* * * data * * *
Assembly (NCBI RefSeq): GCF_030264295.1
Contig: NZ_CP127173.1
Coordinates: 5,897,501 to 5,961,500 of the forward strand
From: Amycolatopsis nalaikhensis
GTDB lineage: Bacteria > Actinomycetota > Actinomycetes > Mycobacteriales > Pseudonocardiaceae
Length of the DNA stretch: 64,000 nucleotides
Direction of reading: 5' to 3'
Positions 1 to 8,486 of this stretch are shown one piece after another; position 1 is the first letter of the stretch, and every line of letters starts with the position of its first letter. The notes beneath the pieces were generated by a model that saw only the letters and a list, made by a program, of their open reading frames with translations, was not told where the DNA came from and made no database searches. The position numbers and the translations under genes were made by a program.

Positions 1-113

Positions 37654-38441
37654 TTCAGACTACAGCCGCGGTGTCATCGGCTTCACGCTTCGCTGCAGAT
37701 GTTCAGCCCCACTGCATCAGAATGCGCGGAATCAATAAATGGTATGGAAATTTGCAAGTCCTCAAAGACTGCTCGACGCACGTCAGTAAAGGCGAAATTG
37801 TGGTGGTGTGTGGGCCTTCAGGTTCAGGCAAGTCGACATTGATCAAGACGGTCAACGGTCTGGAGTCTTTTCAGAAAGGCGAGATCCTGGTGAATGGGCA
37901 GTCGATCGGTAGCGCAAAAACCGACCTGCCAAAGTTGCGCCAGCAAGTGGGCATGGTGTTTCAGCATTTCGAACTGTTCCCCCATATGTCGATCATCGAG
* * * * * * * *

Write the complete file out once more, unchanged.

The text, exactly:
Assembly (NCBI RefSeq): GCF_030264295.1
Contig: NZ_CP127173.1
Coordinates: 5,897,501 to 5,961,500 of the forward strand
From: Amycolatopsis nalaikhensis
GTDB lineage: Bacteria > Actinomycetota > Actinomycetes > Mycobacteriales > Pseudonocardiaceae
Length of the DNA stretch: 64,000 nucleotides
Direction of reading: 5' to 3'
Positions 1 to 8,486 of this stretch are shown one piece after another; position 1 is the first letter of the stretch, and every line of letters starts with the position of its first letter. The notes beneath the pieces were generated by a model that saw only the letters and a list, made by a program, of their open reading frames with translations, was not told where the DNA came from and made no database searches. The position numbers and the translations under genes were made by a program.

Positions 1-113

Positions 37654-38441
37654 TTCAGACTACAGCCGCGGTGTCATCGGCTTCACGCTTCGCTGCAGAT
37701 GTTCAGCCCCACTGCATCAGAATGCGCGGAATCAATAAATGGTATGGAAATTTGCAAGTCCTCAAAGACTGCTCGACGCACGTCAGTAAAGGCGAAATTG
37801 TGGTGGTGTGTGGGCCTTCAGGTTCAGGCAAGTCGACATTGATCAAGACGGTCAACGGTCTGGAGTCTTTTCAGAAAGGCGAGATCCTGGTGAATGGGCA
37901 GTCGATCGGTAGCGCAAAAACCGACCTGCCAAAGTTGCGCCAGCAAGTGGGCATGGTGTTTCAGCATTTCGAACTGTTCCCCCATATGTCGATCATCGAG